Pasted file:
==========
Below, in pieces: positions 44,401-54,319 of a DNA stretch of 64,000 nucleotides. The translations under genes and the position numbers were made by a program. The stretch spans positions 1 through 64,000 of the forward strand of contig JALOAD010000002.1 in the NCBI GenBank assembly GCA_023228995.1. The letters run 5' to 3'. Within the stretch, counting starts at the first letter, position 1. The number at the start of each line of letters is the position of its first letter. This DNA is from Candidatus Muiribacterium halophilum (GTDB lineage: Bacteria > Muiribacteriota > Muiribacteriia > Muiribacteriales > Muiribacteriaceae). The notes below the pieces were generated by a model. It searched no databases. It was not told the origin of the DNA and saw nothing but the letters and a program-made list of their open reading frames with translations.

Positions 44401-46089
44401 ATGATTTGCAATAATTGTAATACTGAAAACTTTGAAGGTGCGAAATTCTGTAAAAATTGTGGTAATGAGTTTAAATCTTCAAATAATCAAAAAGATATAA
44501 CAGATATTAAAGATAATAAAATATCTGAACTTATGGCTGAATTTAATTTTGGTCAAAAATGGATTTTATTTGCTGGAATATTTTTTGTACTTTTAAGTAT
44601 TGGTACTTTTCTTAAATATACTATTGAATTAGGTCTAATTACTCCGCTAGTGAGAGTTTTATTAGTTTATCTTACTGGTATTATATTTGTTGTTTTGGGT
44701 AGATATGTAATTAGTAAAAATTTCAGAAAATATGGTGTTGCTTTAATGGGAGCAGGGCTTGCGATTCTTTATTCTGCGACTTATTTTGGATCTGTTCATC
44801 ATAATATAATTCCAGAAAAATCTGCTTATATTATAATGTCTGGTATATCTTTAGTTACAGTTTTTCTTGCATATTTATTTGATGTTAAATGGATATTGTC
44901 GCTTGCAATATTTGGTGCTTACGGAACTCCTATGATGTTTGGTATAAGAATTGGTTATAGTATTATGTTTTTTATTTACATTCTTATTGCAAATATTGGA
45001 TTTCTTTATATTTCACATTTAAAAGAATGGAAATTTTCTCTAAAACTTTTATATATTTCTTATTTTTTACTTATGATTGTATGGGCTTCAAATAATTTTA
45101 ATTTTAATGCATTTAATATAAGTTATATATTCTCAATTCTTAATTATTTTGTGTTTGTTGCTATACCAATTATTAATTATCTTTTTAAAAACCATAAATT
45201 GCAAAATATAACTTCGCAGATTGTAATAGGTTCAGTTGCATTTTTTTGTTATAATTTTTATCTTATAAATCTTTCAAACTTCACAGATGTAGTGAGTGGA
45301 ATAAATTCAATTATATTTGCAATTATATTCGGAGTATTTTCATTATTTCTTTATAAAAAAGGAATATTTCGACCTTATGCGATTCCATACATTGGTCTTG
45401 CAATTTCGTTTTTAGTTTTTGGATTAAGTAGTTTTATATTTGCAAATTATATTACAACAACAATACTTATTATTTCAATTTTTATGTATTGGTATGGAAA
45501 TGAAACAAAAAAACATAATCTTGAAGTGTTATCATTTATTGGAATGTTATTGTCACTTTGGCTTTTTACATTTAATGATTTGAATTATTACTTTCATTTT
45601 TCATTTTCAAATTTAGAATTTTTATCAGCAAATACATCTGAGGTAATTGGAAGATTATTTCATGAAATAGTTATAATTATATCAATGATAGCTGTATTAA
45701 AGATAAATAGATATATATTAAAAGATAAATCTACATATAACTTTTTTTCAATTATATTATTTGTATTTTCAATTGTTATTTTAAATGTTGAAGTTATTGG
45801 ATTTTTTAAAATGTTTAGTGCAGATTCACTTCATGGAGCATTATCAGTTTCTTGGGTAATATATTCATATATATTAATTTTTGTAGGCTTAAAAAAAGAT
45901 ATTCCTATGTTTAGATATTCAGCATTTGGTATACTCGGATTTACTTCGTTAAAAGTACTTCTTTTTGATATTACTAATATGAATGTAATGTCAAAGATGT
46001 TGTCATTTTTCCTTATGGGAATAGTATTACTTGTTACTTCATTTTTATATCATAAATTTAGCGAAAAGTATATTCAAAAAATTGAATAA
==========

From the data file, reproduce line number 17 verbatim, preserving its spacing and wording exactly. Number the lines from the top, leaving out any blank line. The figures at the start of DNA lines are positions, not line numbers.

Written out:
45801 ATTTTTTAAAATGTTTAGTGCAGATTCACTTCATGGAGCATTATCAGTTTCTTGGGTAATATATTCATATATATTAATTTTTGTAGGCTTAAAAAAAGAT